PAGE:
Posted by : Jameson Durall Saturday, June 26, 2010
What is it like to design games? Let me start off by saying...not this:
This is indeed hilarious to all of us in the video games industry, as well as movies like Grandma's Boy (Unrated Edition). It's a great movie and everyone should see it, but hardly representative of what goes on in our industry.
Game Designers on a large project generally fall into two categories: System Designers and Level Designers. Here's a very brief overview of how these roles fit into a game project.
System Designers focus on the nuts and bolts of the individual components of the game like Weapons, Enemy AI, Player Movement, etc. An example of how they might approach the balance of a weapon is by tweaking the numbers for rate of fire, weapon accuracy, projectile falloff distance and spread of fire. So, as you can see, they need to be good with numbers and very detail oriented. The types of specs they create for Programmers and Artists tend to be very detailed with lots of numbers and charts as a starting point for implementation and then they take those numbers and tweak them until things feel right in the game. That "feel" is another important part of their skill set which usually comes from years of playing games and observing what makes a combination of these mechanics into an enjoyable player experience.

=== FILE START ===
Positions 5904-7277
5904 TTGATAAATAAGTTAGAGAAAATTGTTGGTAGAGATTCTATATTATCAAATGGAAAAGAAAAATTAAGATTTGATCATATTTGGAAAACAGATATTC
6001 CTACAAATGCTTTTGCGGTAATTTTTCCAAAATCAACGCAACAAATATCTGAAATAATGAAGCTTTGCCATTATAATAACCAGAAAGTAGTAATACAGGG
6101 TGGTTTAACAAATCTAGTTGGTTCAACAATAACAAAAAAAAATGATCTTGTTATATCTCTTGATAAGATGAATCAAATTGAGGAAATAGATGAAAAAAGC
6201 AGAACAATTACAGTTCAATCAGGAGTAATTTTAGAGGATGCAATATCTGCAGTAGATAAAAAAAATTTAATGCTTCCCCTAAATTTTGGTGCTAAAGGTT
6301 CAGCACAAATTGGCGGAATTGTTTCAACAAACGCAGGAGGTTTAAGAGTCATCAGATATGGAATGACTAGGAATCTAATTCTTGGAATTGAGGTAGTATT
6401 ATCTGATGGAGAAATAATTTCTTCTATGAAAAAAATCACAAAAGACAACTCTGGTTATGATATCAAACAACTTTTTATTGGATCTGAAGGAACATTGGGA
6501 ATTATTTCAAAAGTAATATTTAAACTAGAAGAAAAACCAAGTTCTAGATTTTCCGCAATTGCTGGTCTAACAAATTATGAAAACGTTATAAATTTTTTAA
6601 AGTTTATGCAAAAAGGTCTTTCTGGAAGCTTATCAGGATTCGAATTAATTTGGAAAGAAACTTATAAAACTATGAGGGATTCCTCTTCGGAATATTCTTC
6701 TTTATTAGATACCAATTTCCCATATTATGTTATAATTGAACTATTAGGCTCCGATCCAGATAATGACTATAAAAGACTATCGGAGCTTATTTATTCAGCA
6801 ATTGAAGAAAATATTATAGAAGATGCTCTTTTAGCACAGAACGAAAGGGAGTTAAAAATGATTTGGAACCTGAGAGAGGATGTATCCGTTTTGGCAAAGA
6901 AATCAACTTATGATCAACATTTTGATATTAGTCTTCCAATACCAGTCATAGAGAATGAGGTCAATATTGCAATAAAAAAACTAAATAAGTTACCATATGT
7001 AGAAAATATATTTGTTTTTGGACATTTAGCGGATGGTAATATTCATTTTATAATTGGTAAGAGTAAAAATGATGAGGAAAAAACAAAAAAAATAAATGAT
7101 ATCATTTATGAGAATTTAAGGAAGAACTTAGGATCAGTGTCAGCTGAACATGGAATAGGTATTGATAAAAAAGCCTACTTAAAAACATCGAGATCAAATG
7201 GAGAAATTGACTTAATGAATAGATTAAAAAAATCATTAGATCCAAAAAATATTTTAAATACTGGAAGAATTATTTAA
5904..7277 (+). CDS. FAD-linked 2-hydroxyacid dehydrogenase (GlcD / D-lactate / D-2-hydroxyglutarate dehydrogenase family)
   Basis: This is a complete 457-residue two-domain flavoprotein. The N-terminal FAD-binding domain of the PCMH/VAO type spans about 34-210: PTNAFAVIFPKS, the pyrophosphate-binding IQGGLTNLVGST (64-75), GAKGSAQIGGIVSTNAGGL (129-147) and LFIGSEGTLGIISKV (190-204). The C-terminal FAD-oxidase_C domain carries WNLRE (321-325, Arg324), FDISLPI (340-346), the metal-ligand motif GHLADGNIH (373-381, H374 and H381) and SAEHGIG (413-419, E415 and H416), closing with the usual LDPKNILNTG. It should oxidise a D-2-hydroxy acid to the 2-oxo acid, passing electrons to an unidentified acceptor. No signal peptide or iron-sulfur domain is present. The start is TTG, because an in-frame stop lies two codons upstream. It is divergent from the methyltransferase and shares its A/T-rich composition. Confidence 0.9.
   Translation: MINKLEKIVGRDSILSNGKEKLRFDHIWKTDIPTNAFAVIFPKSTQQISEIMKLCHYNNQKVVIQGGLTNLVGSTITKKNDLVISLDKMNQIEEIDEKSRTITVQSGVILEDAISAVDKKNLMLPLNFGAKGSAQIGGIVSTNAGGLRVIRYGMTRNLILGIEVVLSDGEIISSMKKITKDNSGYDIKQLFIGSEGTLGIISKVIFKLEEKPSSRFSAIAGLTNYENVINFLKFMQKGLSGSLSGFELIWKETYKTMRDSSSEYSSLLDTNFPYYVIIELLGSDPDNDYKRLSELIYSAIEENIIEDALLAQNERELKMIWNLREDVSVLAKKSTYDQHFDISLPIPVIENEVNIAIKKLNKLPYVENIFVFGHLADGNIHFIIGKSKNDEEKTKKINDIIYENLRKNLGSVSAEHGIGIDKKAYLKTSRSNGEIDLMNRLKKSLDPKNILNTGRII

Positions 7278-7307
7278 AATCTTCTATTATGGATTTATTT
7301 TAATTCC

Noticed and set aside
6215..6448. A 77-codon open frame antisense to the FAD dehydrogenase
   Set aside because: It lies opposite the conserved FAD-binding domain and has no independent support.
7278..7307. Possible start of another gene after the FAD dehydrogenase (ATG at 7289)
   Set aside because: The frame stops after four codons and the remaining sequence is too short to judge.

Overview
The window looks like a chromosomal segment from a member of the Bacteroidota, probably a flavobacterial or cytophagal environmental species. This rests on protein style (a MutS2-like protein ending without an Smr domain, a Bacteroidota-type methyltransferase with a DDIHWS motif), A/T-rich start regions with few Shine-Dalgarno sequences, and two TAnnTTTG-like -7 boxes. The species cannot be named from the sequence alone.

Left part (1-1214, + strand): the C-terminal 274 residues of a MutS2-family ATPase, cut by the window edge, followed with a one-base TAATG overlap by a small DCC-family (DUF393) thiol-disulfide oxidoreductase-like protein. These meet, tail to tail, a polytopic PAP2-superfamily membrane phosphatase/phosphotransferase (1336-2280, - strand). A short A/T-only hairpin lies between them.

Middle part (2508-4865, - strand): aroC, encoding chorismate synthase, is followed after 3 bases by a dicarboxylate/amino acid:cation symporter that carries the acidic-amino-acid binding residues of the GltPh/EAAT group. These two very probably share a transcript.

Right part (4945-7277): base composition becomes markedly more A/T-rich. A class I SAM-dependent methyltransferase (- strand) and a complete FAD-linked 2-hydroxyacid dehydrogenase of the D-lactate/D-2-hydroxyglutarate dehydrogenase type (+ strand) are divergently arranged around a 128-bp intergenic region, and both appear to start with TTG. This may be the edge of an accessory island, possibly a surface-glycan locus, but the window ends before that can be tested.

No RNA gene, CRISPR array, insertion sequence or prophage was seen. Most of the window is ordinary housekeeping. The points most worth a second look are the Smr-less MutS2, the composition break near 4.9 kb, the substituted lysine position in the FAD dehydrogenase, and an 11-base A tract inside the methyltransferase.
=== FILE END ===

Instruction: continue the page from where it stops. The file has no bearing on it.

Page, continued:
Level Designers are where the rubber meets the road. They take all of the provided mechanics and bring them all together into the experience that the player sees as they make their way through the game. Level Designers usually start by planing out the entire experience on paper showing the flow of the level and how the different game components will be used. They then take this paper map and transform it into a traversable world using whatever 3D Editor that their studio provides (this is a huge simplification of what goes into it, but i'll elaborate more in a later post). They are, in a way, the director of each individual mission since they rely on pieces from so many others and are ultimately responsible for getting the best experience possible for the player. Some key components to building a level are placing all enemy units in the world, creating the conditions on which they attack, place ammo in places that the player can easily find, use good layout techniques to ensure the player understands their path and motivations, the list goes on and on.
There are many designers that can fill either or both of these roles, but in my experience most studios are looking to hire one or the other so if you have a skill set that leans into one of these areas it's probably best to focus on that first when you're trying to get started.
In future posts I'll be going into greater detail on these processes and philosophies, but I just wanted to give a brief overview of these two areas to get people a starting point to think about Game Design and also see what specific areas you may want me to elaborate on. Let me know!
I'll also be posting about books that every Game Designer should own, but for now take a look at what I have listed in my Amazon.com store.